$139.95? The Damages you are Entitled to against a Creditor that Published your Social Security Number to the World.

16 Nov $139.95? The Damages you are Entitled to against a Creditor that Published your Social Security Number to the World.

The Southern District has recently changed course, lowering the amount of sanction damages against creditors that divulge social security numbers to the world to capture and use for identity theft.  While social security numbers must be redacted in all proof of claims submitted in Bankruptcy Courts, frequently they are not. As a result, creditors break numerous State and Federal Laws, Local Court Orders, and National Bankruptcy Rules, when they disclose such confidential information.

 

These disclosures result in a plethora of damages to debtors, due to identity theft.  Criminals capture these social security numbers to obtain credit, sell to immigrants who use these for illegal employment purposes, market them for sale across the world, etc.  Indeed, in September, 2003, the Federal Trade Commission stated “More than 27 million people have been victims of identity theft in the last five years, costing them $5 billion and businesses and financial institutions almost $48 billion.”  

Hmmm, Do the Math: $53 Billion in damages to 27 million people, thats $1887.00 in damages per victim. Nevertheless, the consequences for such disclosures now appear to be limited to $139.95.  On November, 3, 2008, Judge Taylor issued a non-published opinion, in the case of In re Carole Sue Williams. In that case, Union Bank of California disclosed the debtor’s social security number in a proof of claim.  Doan Law Firm objected and sucessfully got it redacted.  Union Bank then did it again.  Again, Doan Law objected and got it redacted again.  Doan Law then discovered that this was not the first instance, and that in the past 5 years alone, there were hundreds, if not thousands of other proof of claims, solely in the Southern District Bankruptcy Court, where social security numbers were broadcast to the world to see.  Multiply this by the number of Bankruptcy Courts across the United States and……well, the numbers are staggering!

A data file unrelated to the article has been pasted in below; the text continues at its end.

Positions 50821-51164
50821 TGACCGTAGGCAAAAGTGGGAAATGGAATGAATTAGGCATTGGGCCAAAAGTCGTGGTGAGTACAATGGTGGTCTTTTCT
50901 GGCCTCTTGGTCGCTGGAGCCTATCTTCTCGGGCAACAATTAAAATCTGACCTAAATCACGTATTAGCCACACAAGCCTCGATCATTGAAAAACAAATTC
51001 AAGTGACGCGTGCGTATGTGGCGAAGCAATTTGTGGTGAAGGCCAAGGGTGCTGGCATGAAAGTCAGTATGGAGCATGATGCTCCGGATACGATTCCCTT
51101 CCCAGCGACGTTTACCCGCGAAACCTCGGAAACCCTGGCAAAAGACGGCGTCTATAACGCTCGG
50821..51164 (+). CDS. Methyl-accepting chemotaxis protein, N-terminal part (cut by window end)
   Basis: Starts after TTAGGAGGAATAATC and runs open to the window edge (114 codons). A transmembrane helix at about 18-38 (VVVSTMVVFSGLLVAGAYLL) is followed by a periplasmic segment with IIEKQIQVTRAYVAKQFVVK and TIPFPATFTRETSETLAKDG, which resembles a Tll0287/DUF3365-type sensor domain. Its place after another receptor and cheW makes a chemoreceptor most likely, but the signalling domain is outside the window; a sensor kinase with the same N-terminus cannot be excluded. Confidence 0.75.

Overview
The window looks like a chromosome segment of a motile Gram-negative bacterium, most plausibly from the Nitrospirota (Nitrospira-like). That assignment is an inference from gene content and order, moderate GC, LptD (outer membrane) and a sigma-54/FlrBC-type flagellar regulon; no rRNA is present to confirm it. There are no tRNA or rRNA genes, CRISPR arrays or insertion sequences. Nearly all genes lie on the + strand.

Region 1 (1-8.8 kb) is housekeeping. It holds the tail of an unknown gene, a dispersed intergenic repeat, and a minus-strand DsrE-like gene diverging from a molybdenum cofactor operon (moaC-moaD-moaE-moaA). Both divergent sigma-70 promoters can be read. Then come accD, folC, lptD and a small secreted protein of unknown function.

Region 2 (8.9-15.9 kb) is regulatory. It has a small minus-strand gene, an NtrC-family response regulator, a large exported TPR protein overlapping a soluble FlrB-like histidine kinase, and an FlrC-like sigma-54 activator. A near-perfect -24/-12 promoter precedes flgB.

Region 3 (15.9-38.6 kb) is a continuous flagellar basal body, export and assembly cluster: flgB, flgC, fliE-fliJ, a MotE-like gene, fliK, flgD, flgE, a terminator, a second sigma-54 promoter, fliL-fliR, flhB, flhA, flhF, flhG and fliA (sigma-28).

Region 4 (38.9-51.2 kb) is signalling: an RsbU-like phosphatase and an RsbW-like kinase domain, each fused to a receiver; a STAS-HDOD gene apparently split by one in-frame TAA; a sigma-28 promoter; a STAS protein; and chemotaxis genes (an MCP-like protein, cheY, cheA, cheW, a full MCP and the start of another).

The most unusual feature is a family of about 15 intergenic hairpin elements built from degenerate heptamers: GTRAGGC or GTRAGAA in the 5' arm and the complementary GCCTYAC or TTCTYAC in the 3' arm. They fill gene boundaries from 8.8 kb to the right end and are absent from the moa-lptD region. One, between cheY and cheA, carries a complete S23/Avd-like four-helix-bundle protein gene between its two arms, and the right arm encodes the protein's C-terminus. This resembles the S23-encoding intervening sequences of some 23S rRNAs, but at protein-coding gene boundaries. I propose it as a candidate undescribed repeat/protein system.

Doan Law then brought an Order to Show Cause against Union Bank for damages to the Debtor. Ultimately, the Bankruptcy Judge did not address any of the other victims of the Southern District and solely concentrated on the Williams matter before her.  She then entered an award of damages in the amount of $139.95 against Union Bank, payable to the debtor.  She also reduced the attorney fee request of over $3000 (consisting of over 5 months work) to $550.00.  Judge Taylor thought that the disclosure of social security numbers and the motions to redact the same are so routine these days in  Bankruptcy Court that attorney fees should be limited to $450.00.  But since this case had 2 motions, she awarded $450 for the first motion and $100 for the second.  

 

It is also interesting to note that the concerns the Court brought up over attorney fees were not brought up by opposing counsel. Accordingly, while this author strongly believes that the Judge had no authority to make such a reductionto attorney fees in light of the recent 9th Circuit Case on this very issue (Moreno v. City of Sacramento, 2008 U.S. App. LEXIS 15951, 9th Cir. Cal. 7/28/08), the time and costs of appeal rendered the same economically unfeasible to pursue. Hence, such reductions will continue in most cases despite 9th circuit authority, until the fee awards in question are high enough to pursue…….which are virtually none in Chapter 13 cases.

 

In sum, Judge Taylor felt the identity theft risks in the two separate violations by Union Bank have a maximum damage award of $139.95 with $450.00 in presumed attorney fees.  Compare this award with the previous award Judge Taylor issued in the Jacobson case earlier this year where $2,389.95 was awarded.

 

So what’s the bottom line?  You have a very strong chance of having your social security number broadcast across the world with risks of identity theft in Chapter 13 cases.  But you also have recourse.  Whether the disclosure of the social security number is worth $139.95 is a different matter, and probably not a reasonable figure in most people’s opinion.

 

Regardless, always check any proof of claims in your case for social security numbers, as the sooner you catch the same and file a motion to redact, the better off you are in preventing identity theft.  While no disclosure could ever possibly be worth $139.95, its not a matter of damages, but more a matter of damage control.  

 

While Bankruptcy Court may be a wonderful medium to resolve debtor and creditor rights, its not perfect, and no doubt identity theft issues will continue.  And while you may not be able to depend upon the Bankruptcy Court for an equitable remedy to fully compensate you for all your damages in all cases, depending upon your jurisdiction, you may also have other state and federal remedies outside of the bankruptcy court to fill the void.

 

Written by Michael G. Doan

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